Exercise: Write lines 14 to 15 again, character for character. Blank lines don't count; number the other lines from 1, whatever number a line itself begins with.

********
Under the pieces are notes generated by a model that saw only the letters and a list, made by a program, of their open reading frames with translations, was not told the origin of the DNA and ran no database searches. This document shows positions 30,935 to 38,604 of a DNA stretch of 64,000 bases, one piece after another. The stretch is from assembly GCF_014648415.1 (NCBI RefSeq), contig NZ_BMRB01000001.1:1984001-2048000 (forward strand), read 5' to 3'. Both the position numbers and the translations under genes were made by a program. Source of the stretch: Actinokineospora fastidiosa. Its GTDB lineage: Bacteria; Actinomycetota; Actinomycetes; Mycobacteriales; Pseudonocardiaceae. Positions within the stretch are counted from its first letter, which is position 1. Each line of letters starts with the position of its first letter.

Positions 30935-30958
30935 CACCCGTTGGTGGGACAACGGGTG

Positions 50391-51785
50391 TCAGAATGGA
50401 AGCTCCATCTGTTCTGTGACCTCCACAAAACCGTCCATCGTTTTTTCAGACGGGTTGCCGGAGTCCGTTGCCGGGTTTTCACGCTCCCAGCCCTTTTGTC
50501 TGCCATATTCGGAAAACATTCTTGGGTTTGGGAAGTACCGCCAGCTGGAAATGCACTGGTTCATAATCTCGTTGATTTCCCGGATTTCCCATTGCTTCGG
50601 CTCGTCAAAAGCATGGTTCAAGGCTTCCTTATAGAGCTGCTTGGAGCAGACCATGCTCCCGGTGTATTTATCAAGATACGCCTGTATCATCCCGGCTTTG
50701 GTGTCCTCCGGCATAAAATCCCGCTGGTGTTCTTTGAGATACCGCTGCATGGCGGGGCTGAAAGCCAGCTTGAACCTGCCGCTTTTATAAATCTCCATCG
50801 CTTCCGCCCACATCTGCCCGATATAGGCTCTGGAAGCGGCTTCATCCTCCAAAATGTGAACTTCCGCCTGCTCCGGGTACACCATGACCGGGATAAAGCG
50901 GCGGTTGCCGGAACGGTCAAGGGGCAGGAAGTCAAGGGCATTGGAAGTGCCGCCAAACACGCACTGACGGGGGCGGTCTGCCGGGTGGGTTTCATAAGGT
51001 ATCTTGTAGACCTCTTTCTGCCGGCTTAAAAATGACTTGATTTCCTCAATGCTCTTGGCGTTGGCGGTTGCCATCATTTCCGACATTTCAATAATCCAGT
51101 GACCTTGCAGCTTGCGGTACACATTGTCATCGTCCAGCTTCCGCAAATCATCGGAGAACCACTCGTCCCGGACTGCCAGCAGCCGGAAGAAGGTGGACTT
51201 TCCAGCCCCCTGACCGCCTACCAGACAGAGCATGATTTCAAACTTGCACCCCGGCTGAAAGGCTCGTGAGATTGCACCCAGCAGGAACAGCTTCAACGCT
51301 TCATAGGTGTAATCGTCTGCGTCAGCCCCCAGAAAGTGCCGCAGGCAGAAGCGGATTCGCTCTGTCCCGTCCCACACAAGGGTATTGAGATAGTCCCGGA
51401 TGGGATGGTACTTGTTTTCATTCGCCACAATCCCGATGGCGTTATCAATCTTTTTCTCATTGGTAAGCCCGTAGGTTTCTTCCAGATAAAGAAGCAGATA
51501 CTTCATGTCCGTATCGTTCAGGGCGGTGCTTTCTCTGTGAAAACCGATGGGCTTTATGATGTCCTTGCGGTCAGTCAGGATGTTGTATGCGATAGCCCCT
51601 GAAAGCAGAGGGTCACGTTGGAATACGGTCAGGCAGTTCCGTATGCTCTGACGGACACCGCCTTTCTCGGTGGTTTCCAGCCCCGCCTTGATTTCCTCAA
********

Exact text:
51201 TCCAGCCCCCTGACCGCCTACCAGACAGAGCATGATTTCAAACTTGCACCCCGGCTGAAAGGCTCGTGAGATTGCACCCAGCAGGAACAGCTTCAACGCT
51301 TCATAGGTGTAATCGTCTGCGTCAGCCCCCAGAAAGTGCCGCAGGCAGAAGCGGATTCGCTCTGTCCCGTCCCACACAAGGGTATTGAGATAGTCCCGGA